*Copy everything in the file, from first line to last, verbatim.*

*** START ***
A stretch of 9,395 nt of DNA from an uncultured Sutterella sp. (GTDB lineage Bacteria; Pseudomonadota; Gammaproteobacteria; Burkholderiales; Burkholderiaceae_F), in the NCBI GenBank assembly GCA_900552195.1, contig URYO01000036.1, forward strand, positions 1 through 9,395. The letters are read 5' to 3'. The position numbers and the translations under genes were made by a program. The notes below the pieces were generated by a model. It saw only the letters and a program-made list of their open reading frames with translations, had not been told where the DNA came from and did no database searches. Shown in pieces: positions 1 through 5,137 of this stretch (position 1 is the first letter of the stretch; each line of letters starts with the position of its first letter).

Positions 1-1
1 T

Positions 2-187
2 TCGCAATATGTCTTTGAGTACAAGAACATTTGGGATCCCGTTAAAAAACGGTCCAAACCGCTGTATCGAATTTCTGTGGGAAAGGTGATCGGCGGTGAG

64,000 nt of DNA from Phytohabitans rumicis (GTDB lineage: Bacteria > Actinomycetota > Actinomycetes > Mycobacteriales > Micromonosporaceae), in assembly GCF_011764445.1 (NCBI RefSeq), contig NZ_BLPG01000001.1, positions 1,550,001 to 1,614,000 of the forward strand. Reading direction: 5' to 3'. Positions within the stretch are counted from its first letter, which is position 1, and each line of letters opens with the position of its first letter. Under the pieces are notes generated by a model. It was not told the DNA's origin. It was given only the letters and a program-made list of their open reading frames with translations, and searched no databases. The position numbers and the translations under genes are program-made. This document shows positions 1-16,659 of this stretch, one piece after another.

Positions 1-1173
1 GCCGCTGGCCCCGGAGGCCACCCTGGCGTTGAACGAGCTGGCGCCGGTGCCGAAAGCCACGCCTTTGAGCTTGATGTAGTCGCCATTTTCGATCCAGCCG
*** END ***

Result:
A stretch of 9,395 nt of DNA from an uncultured Sutterella sp. (GTDB lineage Bacteria; Pseudomonadota; Gammaproteobacteria; Burkholderiales; Burkholderiaceae_F), in the NCBI GenBank assembly GCA_900552195.1, contig URYO01000036.1, forward strand, positions 1 through 9,395. The letters are read 5' to 3'. The position numbers and the translations under genes were made by a program. The notes below the pieces were generated by a model. It saw only the letters and a program-made list of their open reading frames with translations, had not been told where the DNA came from and did no database searches. Shown in pieces: positions 1 through 5,137 of this stretch (position 1 is the first letter of the stretch; each line of letters starts with the position of its first letter).

Positions 1-1
1 T

Positions 2-187
2 TCGCAATATGTCTTTGAGTACAAGAACATTTGGGATCCCGTTAAAAAACGGTCCAAACCGCTGTATCGAATTTCTGTGGGAAAGGTGATCGGCGGTGAG

64,000 nt of DNA from Phytohabitans rumicis (GTDB lineage: Bacteria > Actinomycetota > Actinomycetes > Mycobacteriales > Micromonosporaceae), in assembly GCF_011764445.1 (NCBI RefSeq), contig NZ_BLPG01000001.1, positions 1,550,001 to 1,614,000 of the forward strand. Reading direction: 5' to 3'. Positions within the stretch are counted from its first letter, which is position 1, and each line of letters opens with the position of its first letter. Under the pieces are notes generated by a model. It was not told the DNA's origin. It was given only the letters and a program-made list of their open reading frames with translations, and searched no databases. The position numbers and the translations under genes are program-made. This document shows positions 1-16,659 of this stretch, one piece after another.

Positions 1-1173
1 GCCGCTGGCCCCGGAGGCCACCCTGGCGTTGAACGAGCTGGCGCCGGTGCCGAAAGCCACGCCTTTGAGCTTGATGTAGTCGCCATTTTCGATCCAGCCG